Chapter 5 - Who is at risk of AF?

Key points

  • For many people AF is silent, with no symptoms to prompt either concern or medical consultation
  • AF is often not detected until the development of a serious complication such as stroke or heart failure
  • Routine opportunistic pulse checks represent an effective and cost-effective method of improving the detection of AF in patients at risk of stroke
  • Many methods are used by doctors to determine stroke risk for an individual patient, and hence the ideal treatment to prevent stroke
  • Patients in the UK may currently be receiving inconsistent advice and therapy, due to a lack of consensus on AF risk stratification

Atrial fibrillation is often present without symptoms

AF patients, because of their elevated risk both of having a stroke and having a severe stroke, represent an ideal focus for stroke prevention. However, we have also discussed in earlier chapters that a substantial proportion of AF patients are currently undiagnosed or inappropriately treated. This chapter reviews detection, diagnosis and decisions on who and how to treat for the prevention of stroke.

Although AF may be recognised by symptoms such as palpitations or dizziness it is commonly asymptomatic, when the patient is unaware of anything that might indicate that they have AF. This is commonly called silent AF. Consequently, many people have undetected AF, and might have had it for some time.8 Studies using heart monitors that record heart rhythms 24 hours a day have shown that it is common for a patient to have periods of both symptomatic and asymptomatic AF.8 It is often the case that a diagnosis of AF is only made following a serious complication such as stroke or heart failure.64

Detection and diagnosis of atrial fibrillation

Effective AF detection and diagnosis strategies are essential before treatment and the prevention of deadly and debilitating strokes become possible. Steps to improve the detection of AF have already been made; guidelines from the National Institute of Health and clinical Excellence (NICE) recommend that an ECG is required for all patients with an irregular pulse whether symptomatic or not.64 ECG stands for electrocardiogram and is the method doctors use to capture the electrical signature of heart rhythm problems. However, for this recommendation to be effective, patients first need to have their pulse checked for irregularity. Modern electric pulse meters have all but taken over this job from doctors and nurses. Unfortunately, extremely few modern electrical pulse check machines are capable of detecting an irregular rhythm. Consequently, one of the most valuable detection methods for AF has largely been eradicated from the NHS by the advance of technology.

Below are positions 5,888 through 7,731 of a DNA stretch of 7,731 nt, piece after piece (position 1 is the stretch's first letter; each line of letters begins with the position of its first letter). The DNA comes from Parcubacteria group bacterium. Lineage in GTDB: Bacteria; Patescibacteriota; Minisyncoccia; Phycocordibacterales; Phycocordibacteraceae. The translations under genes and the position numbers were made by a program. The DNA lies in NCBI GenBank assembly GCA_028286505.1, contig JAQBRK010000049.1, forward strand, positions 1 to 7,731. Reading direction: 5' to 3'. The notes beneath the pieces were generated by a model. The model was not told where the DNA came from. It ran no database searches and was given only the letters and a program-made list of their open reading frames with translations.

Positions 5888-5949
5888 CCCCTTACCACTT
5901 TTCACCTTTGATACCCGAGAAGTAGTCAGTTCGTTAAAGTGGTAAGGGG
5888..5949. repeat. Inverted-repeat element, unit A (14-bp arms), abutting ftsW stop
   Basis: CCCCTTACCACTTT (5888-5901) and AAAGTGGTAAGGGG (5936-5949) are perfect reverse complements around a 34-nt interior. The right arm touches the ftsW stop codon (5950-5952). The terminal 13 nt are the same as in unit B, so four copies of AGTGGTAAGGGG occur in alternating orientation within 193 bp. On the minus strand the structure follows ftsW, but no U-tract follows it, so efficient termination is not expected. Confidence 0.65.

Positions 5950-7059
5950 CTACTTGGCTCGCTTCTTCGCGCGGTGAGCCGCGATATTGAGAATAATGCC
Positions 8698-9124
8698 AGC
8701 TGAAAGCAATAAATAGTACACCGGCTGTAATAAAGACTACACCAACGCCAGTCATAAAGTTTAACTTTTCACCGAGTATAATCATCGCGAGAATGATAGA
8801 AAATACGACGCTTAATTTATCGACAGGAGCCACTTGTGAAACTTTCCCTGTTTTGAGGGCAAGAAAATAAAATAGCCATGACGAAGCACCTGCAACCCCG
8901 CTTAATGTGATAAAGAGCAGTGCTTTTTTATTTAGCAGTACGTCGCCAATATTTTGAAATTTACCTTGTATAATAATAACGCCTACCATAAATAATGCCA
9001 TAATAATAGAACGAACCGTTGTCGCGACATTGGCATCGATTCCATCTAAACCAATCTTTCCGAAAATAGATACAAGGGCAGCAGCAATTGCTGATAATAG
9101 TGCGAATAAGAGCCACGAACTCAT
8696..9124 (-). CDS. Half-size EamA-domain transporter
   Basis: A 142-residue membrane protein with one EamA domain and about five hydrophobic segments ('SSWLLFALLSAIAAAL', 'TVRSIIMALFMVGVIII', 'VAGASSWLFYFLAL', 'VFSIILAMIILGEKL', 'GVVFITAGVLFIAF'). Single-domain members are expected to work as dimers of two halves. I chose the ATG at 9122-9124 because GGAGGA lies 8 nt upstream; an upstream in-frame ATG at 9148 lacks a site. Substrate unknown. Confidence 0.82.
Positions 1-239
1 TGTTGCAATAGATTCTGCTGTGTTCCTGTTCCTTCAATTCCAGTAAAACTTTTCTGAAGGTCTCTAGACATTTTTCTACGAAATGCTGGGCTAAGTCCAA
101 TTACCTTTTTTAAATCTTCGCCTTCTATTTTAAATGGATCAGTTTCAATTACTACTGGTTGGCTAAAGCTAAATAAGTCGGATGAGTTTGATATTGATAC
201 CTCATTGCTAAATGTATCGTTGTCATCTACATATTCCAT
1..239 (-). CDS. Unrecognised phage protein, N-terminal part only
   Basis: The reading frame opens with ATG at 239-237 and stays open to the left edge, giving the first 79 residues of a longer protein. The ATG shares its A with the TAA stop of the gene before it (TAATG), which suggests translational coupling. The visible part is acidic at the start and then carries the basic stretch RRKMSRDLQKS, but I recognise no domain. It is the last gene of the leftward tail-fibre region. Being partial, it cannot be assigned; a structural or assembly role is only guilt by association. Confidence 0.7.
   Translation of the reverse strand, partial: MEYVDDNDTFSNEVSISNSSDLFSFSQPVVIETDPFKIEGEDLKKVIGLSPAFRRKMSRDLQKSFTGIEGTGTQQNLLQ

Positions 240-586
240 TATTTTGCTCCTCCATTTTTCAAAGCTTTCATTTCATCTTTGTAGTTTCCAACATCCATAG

Many patients have other risk factors for stroke, such as high blood pressure, diabetes and heart disease. For these conditions they will already be receiving frequent check ups. The introduction of opportunistic screening by making routine manual pulse checks during these check ups would appear to be a prudent, simple and low cost method to increase the detection of AF and prevent strokes.

Opportunistic pulse checks are a low cost option

A UK study, involving almost 15,000 patients, compared opportunistic screening for AF, as described above, with another, systematic, method. Compared to routine clinical care, opportunistic screening identified approximately 50% more cases of AF. Systematic screening identified approximately 70% more case than routine clinical care, but was associated with a high cost per patient, nearly five times the cost of the opportunistic approach.139 The opportunistic screening was associated with a cost of only £363 per patient. However, only a tiny fraction of this was for the inclusion of a manual pulse check at routine appointments. The majority of the cost was accounted for by the subsequent ECG and interpretation;139 steps already required by the NICE Guidelines upon detection of an irregular pulse.

The study highlighted the important role of a simple, routine pulse check, in helping to improve detection of AF. The policy implications arising from the results of this study are that an opportunistic approach using pulse- taking followed by ECG is probably the most cost-effective option for any screening programme implemented through primary care.139

Despite these results, today there is no policy, formal target or recommendation from the Department of Health that recommends or mandates the routine manual pulse checks for any group of patients at GP surgeries.

The role of ambulatory monitoring

Episodes of AF can be both short and infrequent which adds to the difficulty of detection and diagnosis.  For some patients, for example those who have reported instances of their own pulse being irregular, there is potential value in the use of heart rhythm monitors that record the pulse constantly for up to several days at a time.  A patient would need to wear the device for between 12 and 72 hours but the constant monitoring would greatly increase the likelihood of a positive diagnosis.  When prolonged monitoring is used in ischaemic stroke patients, AF is detected in one in 20 cases, providing powerful evidence for the routine adoption of such monitoring in these stroke patients.